13 May 2024



In higher education, many international students are accustomed to the traditional teacher-centred classroom model, which often promotes passive learning (Hsu & Huang, 2017). However, when these students study abroad, they encounter diverse educational methodologies, including the flipped classroom (FC) blended learning model. Transitioning to FC can be challenging, requiring a shift in mindset, and learning approach. This blog provides international students with preparation and support for this transition by offering an understanding of FC, addressing challenges they may face, and provides practical recommendations for both educators and students.

The Flipped Classroom Model

The FC model represents a change in thinking in education, emphasizing active learning and student engagement. Unlike the traditional classroom, where teachers deliver lectures during class time and assign homework for independent study, FC flips this dynamic. Students are tasked with reviewing materials and instructions before class, allowing class time to be devoted to collaborative learning, problem-solving, and in-depth discussions facilitated by the teacher (Singh et al., 2019). This approach not only encourages students to take ownership of their learning but also fosters critical thinking and application of knowledge.

Traditional Classroom vs. Flipped Classroom

  1. Traditional Classroom:
  2. At home: Students are required to complete assigned homework and learn lessons.
  3. At school: Instructors focus on revising previous lessons, introducing new knowledge, and assigning tasks in class.
  4. Flipped Classroom:
  5. At home: Students are responsible for reading the materials beforehand and going through the given instructions before attending the class.
  6. At school: The class engages in collaborative learning. Teachers act as facilitators and students focus on problem-solving, case studies and in-depth discussions.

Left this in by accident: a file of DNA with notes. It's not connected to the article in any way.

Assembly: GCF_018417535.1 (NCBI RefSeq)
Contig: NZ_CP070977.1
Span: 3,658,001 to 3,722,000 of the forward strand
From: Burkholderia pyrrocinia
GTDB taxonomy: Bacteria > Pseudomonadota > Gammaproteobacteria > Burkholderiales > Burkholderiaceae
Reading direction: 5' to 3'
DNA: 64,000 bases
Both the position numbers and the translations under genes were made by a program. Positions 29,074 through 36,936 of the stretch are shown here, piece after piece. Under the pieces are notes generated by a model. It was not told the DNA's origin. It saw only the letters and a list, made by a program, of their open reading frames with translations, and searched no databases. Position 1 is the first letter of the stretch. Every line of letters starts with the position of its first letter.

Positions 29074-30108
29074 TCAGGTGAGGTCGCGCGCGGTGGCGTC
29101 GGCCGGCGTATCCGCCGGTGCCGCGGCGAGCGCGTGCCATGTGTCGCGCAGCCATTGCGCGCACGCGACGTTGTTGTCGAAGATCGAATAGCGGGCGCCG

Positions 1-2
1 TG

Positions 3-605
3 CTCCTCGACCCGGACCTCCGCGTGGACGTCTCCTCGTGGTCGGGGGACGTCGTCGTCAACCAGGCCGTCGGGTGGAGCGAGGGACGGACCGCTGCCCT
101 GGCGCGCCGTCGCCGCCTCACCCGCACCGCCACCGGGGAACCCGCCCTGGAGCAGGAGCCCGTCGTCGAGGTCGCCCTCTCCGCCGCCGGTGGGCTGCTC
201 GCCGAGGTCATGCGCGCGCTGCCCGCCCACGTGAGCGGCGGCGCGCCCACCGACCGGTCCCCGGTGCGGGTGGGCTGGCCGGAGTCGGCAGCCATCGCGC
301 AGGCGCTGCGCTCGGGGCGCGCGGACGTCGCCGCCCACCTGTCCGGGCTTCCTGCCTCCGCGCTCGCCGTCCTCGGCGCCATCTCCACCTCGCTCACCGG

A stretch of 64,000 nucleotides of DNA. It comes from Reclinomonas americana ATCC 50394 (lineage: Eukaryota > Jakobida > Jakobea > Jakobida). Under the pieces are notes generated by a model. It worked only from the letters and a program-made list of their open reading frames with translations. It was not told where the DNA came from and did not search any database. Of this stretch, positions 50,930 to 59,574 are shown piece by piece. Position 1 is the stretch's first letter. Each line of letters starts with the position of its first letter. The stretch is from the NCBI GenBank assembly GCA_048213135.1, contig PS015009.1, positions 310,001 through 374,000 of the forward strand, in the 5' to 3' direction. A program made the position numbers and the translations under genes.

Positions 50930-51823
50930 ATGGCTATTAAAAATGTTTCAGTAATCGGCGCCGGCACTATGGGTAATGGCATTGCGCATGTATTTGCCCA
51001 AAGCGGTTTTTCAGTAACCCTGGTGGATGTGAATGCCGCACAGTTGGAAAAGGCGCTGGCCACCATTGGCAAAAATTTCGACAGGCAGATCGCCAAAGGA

The traits of a traditional classroom model and a flipped classroom model are illustrated in Figure 1, which shows the traditional teaching and learning procedures both at school and home, where the teacher delivers the lessons in class, and the student completes the assignments at home. On the other hand, a flipped classroom is constructed in a contrasting way compared to the tradition classroom model. The main difference lies in the delivering instructions method, where students are expected to review the instructions at home and read the given materials before coming to class. Most of the class duration is devoted to collaborative and practical learning activities with the support of the teacher as a facilitator.

Figure 1: Traits Traditional and Flipped Classroom Models (Brack, 2020)

Challenges for International Students

International students face several challenges when transitioning to FC:

  1. Language Barriers: Non-native English speakers may struggle to comprehend lengthy reading materials and instructional videos, particularly without subtitles. This language barrier can impede their ability to fully engage with the FC model (Singh et al., 2022).
  2. Unfamiliarity with FC: Many international students have limited prior exposure to the FC model, making the transition abrupt and unsettling. Without adequate preparation, they may experience difficulties adapting to this new learning environment, leading to academic performance concerns.
  3. Technical Challenges: Navigating learning management systems and accessing course materials online can be daunting for international students, especially those accustomed to traditional textbook-based learning. This technological barrier may hinder their integration with classmates and impact their self-confidence.

Recommendations for Educators